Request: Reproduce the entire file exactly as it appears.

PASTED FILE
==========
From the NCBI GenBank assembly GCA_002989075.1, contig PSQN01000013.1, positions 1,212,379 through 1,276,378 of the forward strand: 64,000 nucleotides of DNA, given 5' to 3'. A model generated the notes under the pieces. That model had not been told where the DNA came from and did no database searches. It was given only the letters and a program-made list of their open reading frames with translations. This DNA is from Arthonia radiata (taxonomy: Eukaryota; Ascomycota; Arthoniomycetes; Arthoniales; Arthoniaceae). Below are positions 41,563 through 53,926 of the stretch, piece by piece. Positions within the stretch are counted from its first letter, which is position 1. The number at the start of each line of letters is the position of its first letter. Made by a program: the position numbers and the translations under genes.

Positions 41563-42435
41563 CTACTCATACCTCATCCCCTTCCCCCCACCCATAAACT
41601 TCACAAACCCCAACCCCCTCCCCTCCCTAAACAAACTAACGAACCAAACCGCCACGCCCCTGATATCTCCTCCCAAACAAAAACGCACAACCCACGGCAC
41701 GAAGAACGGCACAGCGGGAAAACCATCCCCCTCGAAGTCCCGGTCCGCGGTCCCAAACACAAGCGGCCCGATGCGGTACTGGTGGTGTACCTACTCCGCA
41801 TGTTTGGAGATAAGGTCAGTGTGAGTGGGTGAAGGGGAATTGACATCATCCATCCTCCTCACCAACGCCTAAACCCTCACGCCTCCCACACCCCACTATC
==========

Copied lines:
From the NCBI GenBank assembly GCA_002989075.1, contig PSQN01000013.1, positions 1,212,379 through 1,276,378 of the forward strand: 64,000 nucleotides of DNA, given 5' to 3'. A model generated the notes under the pieces. That model had not been told where the DNA came from and did no database searches. It was given only the letters and a program-made list of their open reading frames with translations. This DNA is from Arthonia radiata (taxonomy: Eukaryota; Ascomycota; Arthoniomycetes; Arthoniales; Arthoniaceae). Below are positions 41,563 through 53,926 of the stretch, piece by piece. Positions within the stretch are counted from its first letter, which is position 1. The number at the start of each line of letters is the position of its first letter. Made by a program: the position numbers and the translations under genes.

Positions 41563-42435
41563 CTACTCATACCTCATCCCCTTCCCCCCACCCATAAACT
41601 TCACAAACCCCAACCCCCTCCCCTCCCTAAACAAACTAACGAACCAAACCGCCACGCCCCTGATATCTCCTCCCAAACAAAAACGCACAACCCACGGCAC
41701 GAAGAACGGCACAGCGGGAAAACCATCCCCCTCGAAGTCCCGGTCCGCGGTCCCAAACACAAGCGGCCCGATGCGGTACTGGTGGTGTACCTACTCCGCA
41801 TGTTTGGAGATAAGGTCAGTGTGAGTGGGTGAAGGGGAATTGACATCATCCATCCTCCTCACCAACGCCTAAACCCTCACGCCTCCCACACCCCACTATC